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30 June, 2021 Open access

Rough sleeping in London rose by 3 per cent in 2020/2021 despite Covid-19 efforts to keep people off the streets

Commenting on new statistics released today, Crisis warns that the progress made last year to reduce numbers of people sleeping rough is in 'imminent danger of being lost'

New annual statistics show that rough sleeping in London rose by 3 per cent in 2020/2021, despite Covid-19 measures to keep people off the streets.

In the Combined Homelessness and Information Network (CHAIN) statistics for 2020/2021 - funded by the Greater London Authority (GLA) and managed by St Mungo’s - the Network reports that the number of people seen rough sleeping across the capital increased to 11,018 in 2020/2021, up 3 per cent from 10,726 in 2019/2020.

In addition, the figures show that -

Elsewhere, the report highlights that outreach teams and other support services helped 6,130 (56 per cent) of rough sleepers to access accommodation or return to their home area in the year. Of those accommodated during the year, 3,365 were placed in Covid-19 emergency accommodation provided by local authorities or the GLA under the government’s ‘Everyone In’ initiative.

Commenting on the figures Chief Executive of Crisis Jon Sparkes said today -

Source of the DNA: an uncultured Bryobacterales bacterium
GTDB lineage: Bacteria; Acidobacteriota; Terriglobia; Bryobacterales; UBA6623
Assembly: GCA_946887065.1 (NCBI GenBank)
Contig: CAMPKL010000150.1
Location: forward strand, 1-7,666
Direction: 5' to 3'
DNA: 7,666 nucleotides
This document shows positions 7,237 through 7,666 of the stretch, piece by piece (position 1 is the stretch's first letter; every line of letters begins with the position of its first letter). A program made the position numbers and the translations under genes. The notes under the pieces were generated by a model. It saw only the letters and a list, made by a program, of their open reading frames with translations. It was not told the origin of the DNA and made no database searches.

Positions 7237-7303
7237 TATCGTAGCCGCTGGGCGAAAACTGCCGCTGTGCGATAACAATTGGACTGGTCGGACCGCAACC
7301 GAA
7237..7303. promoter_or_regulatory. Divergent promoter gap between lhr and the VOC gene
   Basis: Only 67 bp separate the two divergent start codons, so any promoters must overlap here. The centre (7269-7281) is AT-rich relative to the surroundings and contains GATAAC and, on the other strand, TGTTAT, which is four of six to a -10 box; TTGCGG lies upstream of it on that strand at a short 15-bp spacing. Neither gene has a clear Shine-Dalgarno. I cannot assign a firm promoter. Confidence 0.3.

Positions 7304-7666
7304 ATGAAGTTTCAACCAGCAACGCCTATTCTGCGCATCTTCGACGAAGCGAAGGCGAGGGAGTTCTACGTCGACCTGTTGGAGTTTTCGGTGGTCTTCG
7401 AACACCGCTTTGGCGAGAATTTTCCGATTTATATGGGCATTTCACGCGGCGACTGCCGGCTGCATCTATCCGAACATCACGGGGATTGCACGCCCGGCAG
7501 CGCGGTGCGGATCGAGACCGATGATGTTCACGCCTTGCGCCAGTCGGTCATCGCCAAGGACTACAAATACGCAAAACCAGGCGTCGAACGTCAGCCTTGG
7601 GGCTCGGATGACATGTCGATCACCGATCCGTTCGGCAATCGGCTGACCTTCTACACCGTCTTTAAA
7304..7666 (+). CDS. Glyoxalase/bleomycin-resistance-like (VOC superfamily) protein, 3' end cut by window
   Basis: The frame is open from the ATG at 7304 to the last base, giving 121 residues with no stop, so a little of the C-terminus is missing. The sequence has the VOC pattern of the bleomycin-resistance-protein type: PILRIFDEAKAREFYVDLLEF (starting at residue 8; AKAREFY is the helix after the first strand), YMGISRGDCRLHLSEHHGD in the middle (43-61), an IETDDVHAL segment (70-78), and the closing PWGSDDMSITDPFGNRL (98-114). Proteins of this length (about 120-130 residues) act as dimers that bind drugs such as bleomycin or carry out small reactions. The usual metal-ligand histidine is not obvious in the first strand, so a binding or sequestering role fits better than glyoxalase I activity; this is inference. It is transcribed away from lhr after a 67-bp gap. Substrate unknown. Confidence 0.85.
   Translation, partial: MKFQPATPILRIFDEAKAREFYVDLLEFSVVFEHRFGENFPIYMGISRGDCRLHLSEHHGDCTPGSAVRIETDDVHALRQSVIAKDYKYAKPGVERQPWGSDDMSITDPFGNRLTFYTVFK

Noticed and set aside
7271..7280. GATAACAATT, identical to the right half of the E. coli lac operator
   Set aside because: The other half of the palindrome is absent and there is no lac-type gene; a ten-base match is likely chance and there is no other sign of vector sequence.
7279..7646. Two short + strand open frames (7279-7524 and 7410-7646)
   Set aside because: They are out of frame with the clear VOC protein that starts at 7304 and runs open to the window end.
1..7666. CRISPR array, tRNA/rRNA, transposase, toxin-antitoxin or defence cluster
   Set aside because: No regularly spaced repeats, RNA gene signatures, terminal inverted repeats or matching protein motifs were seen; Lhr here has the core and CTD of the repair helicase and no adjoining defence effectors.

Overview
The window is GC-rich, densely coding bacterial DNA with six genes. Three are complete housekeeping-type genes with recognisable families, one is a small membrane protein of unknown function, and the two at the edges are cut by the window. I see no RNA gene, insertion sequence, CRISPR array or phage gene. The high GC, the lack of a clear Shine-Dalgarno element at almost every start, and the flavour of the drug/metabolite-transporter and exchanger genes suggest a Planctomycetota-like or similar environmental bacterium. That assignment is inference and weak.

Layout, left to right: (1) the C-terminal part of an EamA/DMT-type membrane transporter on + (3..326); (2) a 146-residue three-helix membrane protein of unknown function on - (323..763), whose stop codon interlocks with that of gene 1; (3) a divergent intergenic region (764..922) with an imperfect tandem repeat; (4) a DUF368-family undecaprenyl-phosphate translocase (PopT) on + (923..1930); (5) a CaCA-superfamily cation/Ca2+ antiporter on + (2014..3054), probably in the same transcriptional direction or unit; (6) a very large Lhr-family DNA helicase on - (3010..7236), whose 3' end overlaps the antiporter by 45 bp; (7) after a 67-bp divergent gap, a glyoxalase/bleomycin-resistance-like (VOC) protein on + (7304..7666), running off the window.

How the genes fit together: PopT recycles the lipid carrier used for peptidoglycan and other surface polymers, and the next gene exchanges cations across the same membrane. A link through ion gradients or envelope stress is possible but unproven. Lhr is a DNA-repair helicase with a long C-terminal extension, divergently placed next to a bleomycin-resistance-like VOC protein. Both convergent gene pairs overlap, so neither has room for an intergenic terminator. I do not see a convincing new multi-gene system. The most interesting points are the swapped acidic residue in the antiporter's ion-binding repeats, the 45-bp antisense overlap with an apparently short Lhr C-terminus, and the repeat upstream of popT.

‘Last year we saw brilliant but short-lived measures that dramatically reduced the numbers of people sleeping rough. But the commitments made at the start of the pandemic have fallen away and this progress is now in imminent danger of being lost. 

As the government looks ahead to restrictions lifting across the country and the return to ‘normal’ life, it is unacceptable that we are seeing a return to pre-pandemic levels of rough sleeping across London. We are supposed to be building back better. We cannot and should not tolerate a society where people are left with no option but to bed down in doorways and underpasses. 

We need long-term solutions if we are to end rough sleeping for good. This must be led by a national strategy that commits to help everyone, no matter where they were born, and delivers genuinely affordable housing and programmes like Housing First for people with complex support needs. Without this, we will see people who were helped off the streets during the pandemic, and those at risk of homelessness due to the financial pressures it has unleashed, left at risk and with nowhere to go.’

For more information see Rough sleeping rises in London despite pandemic effort - Crisis responds.